This album features the original lead singer, Michael Sadler, coming back to the band after a short hiatus. The Name 20/20 is supposed to represent this being their 20th release, but also having to do with keyboardist Jim Gilmour, who underwent eye surgery.
Strangely, it doesn’t feel like a modern record. It feels like the songs were written in the 1980’s but not brought forth until now, with different instrument sounds and top-notch recording technology covering it. But I like it. I get a feeling listening to it that this record is very true to what they write and what music naturally comes out of them.
If you’re looking for a serious metallic bite, there are better places to look. It’s got some toughness for sure (most notably on “One Of These Days”) but it’s more of a broad album and doesn’t want to be too tough or too tame. There’s also plenty of great musicianship from each of the members, but between Sadler’s return and Ian Crichton’s guitar shredding, they own the show. But for the most part this album is very balanced in terms of the talent displayed.
My favorite aspect of this album is that each song sounds different than the next or last. Oftentimes prog bands’ material, albeit complicated, can sound similar after awhile, even if there isn’t much similarity at all. That isn’t the case here. If you listened to the first minute of each song and then skipped to the next, it would sound like something fresh and different, not a continuation of the previous one. I’m glad they thought to do that.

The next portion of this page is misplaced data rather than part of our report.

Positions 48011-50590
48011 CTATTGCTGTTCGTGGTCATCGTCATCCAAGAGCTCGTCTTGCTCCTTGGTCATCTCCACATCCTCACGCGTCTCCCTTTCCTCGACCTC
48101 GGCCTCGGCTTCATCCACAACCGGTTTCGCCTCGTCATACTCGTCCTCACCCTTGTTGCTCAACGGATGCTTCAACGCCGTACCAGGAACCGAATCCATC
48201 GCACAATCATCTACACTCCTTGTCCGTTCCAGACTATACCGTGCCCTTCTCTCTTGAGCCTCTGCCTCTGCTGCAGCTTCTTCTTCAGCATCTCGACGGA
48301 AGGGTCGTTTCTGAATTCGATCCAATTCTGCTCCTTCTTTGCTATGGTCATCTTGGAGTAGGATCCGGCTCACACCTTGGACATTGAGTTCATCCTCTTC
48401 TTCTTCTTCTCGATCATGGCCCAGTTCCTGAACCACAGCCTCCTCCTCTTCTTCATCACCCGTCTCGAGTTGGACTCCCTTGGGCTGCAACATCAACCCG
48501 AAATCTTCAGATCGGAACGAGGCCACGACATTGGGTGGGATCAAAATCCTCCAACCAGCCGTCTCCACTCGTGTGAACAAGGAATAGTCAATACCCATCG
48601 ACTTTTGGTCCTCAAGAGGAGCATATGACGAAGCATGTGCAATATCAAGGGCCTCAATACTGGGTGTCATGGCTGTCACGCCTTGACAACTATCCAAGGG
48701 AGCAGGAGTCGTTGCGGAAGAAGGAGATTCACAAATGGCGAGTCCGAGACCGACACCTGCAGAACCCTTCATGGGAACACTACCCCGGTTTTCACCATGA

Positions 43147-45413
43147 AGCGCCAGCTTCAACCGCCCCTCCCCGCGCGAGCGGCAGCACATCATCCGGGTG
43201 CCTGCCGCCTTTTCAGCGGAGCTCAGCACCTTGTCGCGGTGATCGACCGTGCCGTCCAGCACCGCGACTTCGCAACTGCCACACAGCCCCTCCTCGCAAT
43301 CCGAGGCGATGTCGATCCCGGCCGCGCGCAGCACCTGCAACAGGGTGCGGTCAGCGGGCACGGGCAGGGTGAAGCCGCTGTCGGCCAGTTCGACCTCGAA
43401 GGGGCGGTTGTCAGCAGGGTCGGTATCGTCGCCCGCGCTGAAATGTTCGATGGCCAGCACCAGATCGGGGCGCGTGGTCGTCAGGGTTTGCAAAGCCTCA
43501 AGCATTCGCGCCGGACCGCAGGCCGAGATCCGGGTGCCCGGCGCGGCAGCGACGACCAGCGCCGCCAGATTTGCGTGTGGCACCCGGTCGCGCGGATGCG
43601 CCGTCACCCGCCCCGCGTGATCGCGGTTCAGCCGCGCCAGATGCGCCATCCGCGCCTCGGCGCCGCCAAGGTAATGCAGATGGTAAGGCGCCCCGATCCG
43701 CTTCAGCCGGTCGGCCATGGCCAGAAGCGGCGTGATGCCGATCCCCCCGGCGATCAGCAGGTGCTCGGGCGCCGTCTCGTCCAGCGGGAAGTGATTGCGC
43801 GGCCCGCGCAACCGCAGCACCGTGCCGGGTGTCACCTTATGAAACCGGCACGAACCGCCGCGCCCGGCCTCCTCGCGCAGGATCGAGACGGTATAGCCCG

This album is a return to form, in a way, for Saga. Sadler coming back definitely gave them new life and ideas for this album. It shows. My one picky little personal taste bit would be that they stick to 4/4 a bit much, and don’t throw in the odd 17/8 every so often. But that wouldn’t be who Saga is, and they’re doing just fine as they are.
Key Tracks: Anywhere You Wanna Go, One Of These Days, Show And Tell
August 22, 2012